Everything athletic seems to be gearing up, whether it’s school sports teams or travel or recreational leagues: football, field hockey, boys and girls soccer, tennis, fall softball and baseball, cross country and we’re sure there are more.
Some of these sports have a lot of protective equipment, like football. Some, like tennis have absolutely no required protection. Sports protective equipment includes shin guards, helmets, and shoulder pads.
Reasonable sports protective equipment should also include mouthguards. Some sports do have mandatory “no mouthguard, no play” policies. These include football, ice hockey and field hockey
A 1995 study on mouthguards reveals the following statistics about mouth injuries:
In football, where mouthguards are required, .07% of the injuries are orofacial.
But in basketball, where mouthguards are typically not required and absolutely not required, 34% of the injuries are orofacial.
According to the Australian Dental Association, studies of mouthguard users and nonusers have consistently shown that “mouthguards offer significant protection against sports-related injuries to the teeth and soft tissues. Mouthguards provide a resilient, protective surface to distribute and dissipate forces on impact, thereby minimizing the severity of traumatic injury to the hard or soft tissues.”
The American Dental Association recommends fitted mouth guards for all sports participants who have any chance of orofacial contact.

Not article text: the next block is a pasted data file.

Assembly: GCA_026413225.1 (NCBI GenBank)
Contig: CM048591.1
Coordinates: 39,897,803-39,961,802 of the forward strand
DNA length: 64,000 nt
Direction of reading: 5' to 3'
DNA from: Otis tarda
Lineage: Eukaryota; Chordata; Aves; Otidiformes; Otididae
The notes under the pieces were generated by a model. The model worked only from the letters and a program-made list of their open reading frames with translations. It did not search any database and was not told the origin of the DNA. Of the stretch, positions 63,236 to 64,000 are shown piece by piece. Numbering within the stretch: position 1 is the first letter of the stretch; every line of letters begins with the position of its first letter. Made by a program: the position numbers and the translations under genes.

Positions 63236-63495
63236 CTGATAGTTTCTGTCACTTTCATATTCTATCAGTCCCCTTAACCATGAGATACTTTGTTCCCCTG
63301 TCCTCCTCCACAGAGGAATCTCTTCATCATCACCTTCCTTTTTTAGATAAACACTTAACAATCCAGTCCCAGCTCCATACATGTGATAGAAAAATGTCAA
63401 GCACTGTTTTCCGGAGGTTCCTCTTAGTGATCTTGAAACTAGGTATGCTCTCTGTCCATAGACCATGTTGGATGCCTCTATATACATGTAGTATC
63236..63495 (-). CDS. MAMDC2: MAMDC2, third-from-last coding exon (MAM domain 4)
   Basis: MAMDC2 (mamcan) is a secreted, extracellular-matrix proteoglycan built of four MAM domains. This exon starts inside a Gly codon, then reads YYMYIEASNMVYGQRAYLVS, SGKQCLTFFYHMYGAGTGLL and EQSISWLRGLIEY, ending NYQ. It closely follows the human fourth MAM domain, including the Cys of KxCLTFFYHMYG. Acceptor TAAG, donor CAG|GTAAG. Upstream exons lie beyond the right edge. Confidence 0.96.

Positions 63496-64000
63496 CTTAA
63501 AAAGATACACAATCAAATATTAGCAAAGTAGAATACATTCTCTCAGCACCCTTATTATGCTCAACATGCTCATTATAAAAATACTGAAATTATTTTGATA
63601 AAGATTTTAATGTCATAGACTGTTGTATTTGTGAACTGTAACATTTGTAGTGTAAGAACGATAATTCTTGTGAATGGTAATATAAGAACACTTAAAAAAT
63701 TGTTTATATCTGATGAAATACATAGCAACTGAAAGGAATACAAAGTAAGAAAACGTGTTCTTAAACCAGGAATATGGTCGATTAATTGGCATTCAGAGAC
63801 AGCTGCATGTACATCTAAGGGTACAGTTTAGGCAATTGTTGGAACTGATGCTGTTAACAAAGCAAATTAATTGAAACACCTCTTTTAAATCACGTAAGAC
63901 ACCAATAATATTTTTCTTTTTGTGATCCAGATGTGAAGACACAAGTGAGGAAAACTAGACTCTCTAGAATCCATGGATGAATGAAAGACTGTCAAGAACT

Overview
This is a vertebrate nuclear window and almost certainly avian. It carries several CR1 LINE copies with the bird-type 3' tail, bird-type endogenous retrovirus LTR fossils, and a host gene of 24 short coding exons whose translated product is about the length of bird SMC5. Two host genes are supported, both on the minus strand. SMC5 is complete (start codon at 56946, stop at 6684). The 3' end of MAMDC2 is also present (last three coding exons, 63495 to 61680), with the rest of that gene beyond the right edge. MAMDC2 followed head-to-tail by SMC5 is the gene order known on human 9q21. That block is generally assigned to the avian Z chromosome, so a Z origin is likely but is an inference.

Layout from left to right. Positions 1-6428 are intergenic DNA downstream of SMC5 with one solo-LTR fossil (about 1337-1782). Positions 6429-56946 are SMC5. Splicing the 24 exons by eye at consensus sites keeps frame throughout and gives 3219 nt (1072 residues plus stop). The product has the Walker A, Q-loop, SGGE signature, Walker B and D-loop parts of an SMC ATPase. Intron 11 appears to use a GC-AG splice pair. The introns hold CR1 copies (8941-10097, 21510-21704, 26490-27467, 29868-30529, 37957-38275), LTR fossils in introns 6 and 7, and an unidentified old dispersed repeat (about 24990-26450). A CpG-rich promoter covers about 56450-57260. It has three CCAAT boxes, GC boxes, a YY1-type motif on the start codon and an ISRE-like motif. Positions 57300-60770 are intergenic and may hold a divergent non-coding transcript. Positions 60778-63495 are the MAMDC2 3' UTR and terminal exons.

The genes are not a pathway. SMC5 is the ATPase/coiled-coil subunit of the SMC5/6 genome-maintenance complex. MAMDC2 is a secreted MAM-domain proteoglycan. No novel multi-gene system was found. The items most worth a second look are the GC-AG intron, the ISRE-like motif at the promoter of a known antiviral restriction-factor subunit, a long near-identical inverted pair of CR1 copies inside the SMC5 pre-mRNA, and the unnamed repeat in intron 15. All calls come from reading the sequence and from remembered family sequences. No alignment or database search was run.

There are different types of fitted and non-fitted mouthguards:
- Stock mouthguards
- “Boil and bite” mouthguards
- Custom fit mouthguards
Stock mouthguards are extremely cheap, and are often given away for free. They are not personalized or fitted at all. They provide little or no protection. They can be uncomfortable and they certainly are unlikely to remain in place during sports practice or games.
Boil and Bite mouth guards are so-called because they require you to boil them and bite down to help them fit. These boil and bites are available at sporting goods stores; they are inexpensive (under $30).
Boil and bite guards are most likely better than nothing at all. But boil and bite guards are not always the best option. They can move around if the first impression is inaccurate. Poorly fitting mouthguards may inadequately protect the teeth and gums. Boil and bites also are shorter, and don’t cover the back teeth. In addition, athletes sometimes cut or fold the guards to try to make them feel better or fit better. Cutting the guards makes them less protective.
Custom mouthguards are fitted by your dentist and then formed to fit your mouth after the dentist has taken a stone impression of your mouth. These custom mouthguards are also made of a type of plastic composite, but are thicker and more durable than boil and bites. They also take into account how the user bites down and the idiosyncrasies of each mouth, including missing teeth, erupting teeth, orthodontia and implants. In addition, the dentist can provide additional protection if the patient has had a history of a previous dental injury or even concussion.
All athletes should recheck their bite guards if there has been a change in bite, due to oral surgery, tooth extraction, or significantly for student athletes, installation or removal of orthodontia.
All athletes should inform their dentists about their athletic involvement and decide together on the best mouthguard choice.